In the present paper, many of the above-mentioned aspects will be combined. The spectrum of hydrogen production technologies as well as resources and feedstock are assessed with an LCA as well as from a cost perspective. The choice of environmental impact categories is thereby not limited to Climate change. Furthermore, not only the production of hydrogen is included, but also transport and distribution in Germany (i.e., the whole supply chain for mobility purposes is covered). In this way, a comprehensive picture can be drawn and the positive and negative aspects of current and future technologies for hydrogen supply can be discussed.

2. Methods and Assumptions

The economic and environmental assessment is performed based on widely accepted methodological approaches.
Environmental assessment with an LCA is a well-established methodology for products and services. According to the standards ISO 14040 and 14044 [17,18], it is divided into four steps: Goal and scope definition, to shape the aim of the assessment and define the system boundary; Life cycle inventory analysis, to assume and calculate all necessary input and output parameters; Life cycle impact assessment, to calculate the environmental impacts of the assessed process chain and Life cycle interpretation, to discuss the results. The implementation of the first two steps for this LCA on hydrogen supply are described within this section, while the results of the last two steps are presented in the subsequent sections on results and discussion.
The economic assessment is performed by the approach of levelized cost c, in this case, for hydrogen supply. All costs occurring during the life cycle of hydrogen supply are annualized over the lifetime t of the components. If nothing else is mentioned, the overall lifetime T is assumed to be 20 a. The main cost components are capital expenditure I, operating cost O, including maintenance, consumable expenditures C, mainly for fuel, and revenues R, for side products, which are set into relation with the annual amount of supplied hydrogen H (Equation (1)) [19]. r is the interest rate.
t = 0 T [ I t + O t + C t R t ] ( 1 + r ) t t = 0 T H t ( 1 + r ) t = c
Here, a perspective of the overall national economy is chosen, as the LCA also considers effects for the whole community. Therefore, a low interest rate r of 3.5% is assumed based on the average interest rate of German governmental bonds over the last 20 years, which are inflation-adjusted [20,21]. All costs are based on the year 2012. The investment costs are adjusted with the Kölbel-Schulze index [22] and extrapolated to the future using learning curves [23].

2.1. Goal and Scope

The goal of this assessment is to analyze the environmental impacts and the costs of future hydrogen supply in Germany (functional unit 1 kg of hydrogen). The targeted year is 2032. The selection of the assessed hydrogen production processes is based on several criteria. As this is an investigation of future hydrogen supply, not only technologies that are currently on the market are assessed, but also technologies that might be available at that time. Therefore, technologies that have already reached a Technology Readiness Level of 5 [24] are also included. That means that the technologies have already been tested in projects under real-life conditions. Another criterion for a comprehensive assessment is that the variety of technologies is covered by choosing electrochemical (PEM, alkaline and high-temperature electrolysis), thermochemical (steam reforming, gasification), biological (combination of dark and photochemical fermentation) and thermochemical cycle (sulfur-iodine (S-I) cycle) hydrogen production technologies. Furthermore, possible energy sources should also be broadly covered (i.e., wind and solar power, digestible and woody biomass, natural gas and coal). Additionally, by-product hydrogen from industry is included because it is a sometimes-available source of hydrogen. However, hydrogen from industrial processes needs to be made available, because it is often used as a heating fuel. Therefore, the hydrogen is substituted by natural gas in this process chain. All process chains are summarized in Figure 1.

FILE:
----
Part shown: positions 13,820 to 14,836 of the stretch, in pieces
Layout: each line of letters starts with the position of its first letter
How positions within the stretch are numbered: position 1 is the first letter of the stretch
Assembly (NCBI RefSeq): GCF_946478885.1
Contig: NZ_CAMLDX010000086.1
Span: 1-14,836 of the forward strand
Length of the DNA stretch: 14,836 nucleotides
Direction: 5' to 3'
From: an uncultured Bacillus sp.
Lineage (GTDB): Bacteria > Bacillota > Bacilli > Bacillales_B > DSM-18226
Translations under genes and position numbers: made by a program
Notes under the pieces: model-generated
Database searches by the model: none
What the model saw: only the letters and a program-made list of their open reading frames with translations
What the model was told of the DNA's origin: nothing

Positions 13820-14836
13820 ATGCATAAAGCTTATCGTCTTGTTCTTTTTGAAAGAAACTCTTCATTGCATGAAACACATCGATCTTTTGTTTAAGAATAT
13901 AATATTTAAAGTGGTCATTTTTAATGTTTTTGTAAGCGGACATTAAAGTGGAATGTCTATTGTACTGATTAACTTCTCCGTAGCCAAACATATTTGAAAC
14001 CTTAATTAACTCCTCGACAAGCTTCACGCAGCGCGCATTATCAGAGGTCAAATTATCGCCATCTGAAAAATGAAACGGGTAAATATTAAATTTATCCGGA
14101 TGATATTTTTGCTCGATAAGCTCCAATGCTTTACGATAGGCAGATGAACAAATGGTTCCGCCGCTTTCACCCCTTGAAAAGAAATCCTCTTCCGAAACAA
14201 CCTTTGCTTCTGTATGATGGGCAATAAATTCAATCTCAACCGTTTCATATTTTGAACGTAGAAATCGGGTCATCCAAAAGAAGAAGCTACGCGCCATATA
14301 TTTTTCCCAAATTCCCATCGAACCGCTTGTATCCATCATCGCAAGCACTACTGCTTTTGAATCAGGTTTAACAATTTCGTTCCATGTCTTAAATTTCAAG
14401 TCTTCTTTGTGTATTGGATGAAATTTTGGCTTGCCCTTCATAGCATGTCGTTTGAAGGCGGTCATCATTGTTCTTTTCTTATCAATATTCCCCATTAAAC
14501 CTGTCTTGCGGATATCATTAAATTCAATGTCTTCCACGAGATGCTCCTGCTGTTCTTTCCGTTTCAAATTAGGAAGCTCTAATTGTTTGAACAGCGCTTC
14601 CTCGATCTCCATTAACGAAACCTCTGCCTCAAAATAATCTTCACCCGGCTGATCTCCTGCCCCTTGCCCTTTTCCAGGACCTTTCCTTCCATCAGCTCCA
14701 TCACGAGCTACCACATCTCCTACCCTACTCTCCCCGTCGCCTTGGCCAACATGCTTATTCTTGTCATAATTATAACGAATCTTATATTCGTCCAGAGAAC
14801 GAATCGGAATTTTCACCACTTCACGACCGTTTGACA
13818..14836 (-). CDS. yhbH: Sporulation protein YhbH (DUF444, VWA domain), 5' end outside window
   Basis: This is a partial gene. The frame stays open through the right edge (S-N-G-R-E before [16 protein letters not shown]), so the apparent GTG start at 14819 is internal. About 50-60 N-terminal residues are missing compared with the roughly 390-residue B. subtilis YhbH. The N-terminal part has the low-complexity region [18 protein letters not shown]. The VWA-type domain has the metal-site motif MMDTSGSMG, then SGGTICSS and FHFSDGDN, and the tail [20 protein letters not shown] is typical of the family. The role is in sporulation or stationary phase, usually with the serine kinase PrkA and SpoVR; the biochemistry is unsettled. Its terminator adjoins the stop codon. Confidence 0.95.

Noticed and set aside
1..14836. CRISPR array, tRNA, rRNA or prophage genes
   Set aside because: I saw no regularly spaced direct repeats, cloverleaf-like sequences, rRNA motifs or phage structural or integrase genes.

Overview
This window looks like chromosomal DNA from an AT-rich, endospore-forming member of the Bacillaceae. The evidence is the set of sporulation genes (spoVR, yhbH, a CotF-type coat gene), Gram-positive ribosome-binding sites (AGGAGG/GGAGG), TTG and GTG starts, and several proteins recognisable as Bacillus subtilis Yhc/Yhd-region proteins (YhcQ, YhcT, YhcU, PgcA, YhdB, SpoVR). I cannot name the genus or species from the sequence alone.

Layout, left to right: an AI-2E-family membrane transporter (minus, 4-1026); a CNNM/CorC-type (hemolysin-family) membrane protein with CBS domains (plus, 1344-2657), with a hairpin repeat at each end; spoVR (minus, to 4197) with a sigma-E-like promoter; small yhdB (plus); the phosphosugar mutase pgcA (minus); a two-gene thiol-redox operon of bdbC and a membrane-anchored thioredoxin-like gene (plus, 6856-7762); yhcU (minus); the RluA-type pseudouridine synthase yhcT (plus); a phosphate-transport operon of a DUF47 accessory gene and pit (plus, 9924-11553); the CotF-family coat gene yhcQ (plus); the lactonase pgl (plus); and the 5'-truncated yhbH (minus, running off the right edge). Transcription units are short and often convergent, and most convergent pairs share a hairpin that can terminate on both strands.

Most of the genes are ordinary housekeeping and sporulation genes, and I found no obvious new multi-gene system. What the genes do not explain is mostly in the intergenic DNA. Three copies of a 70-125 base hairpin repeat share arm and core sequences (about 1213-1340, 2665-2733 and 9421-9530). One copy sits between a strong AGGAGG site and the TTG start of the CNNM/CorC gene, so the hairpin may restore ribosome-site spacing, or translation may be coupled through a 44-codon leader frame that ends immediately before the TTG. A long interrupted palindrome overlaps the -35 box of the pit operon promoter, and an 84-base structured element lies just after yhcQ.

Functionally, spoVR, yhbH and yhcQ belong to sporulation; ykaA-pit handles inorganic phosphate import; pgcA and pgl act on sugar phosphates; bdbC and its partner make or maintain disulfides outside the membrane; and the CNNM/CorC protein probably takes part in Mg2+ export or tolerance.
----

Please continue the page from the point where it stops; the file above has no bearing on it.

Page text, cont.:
As solar radiation is not very promising in Germany for the chosen hydrogen production technologies, these process chains have their production in Northern Africa. Thus, transport and distribution need to cover a significantly longer distance than for production within Germany. For transport only in Germany (i.e., relatively short distances) trucks and high-pressure tanks are the option assumed here. For longer distances, however, other technologies are more efficient due to their higher transport capacities. Here, liquid organic hydrogen carriers are chosen [25]. Such hydrocarbons can be transported in trucks and on ships, like mineral oil-based fuels; i.e., no new vessels need to be considered. Hydrogen production with PEM and alkaline electrolysis are located directly at the hydrogen refueling station (HRS) to avoid transport, and only distribution needs to be considered. Due to these process chains, the scope is not cradle-to-grave but cradle-to-gate, with gate meaning the HRS.
Due to the always-changing predictions of future surrounding conditions (e.g., the electricity mix cf. [26,27]), these background parameters are kept constant with regard to the year 2012.
The selection of environmental impact categories is based on three criteria.
  • First, they must be recommended by the International Reference Life Cycle Data System (ILCD) [28].
  • Second, the quality of the impact assessment methods should be at least “recommended but in need of some improvements” [29].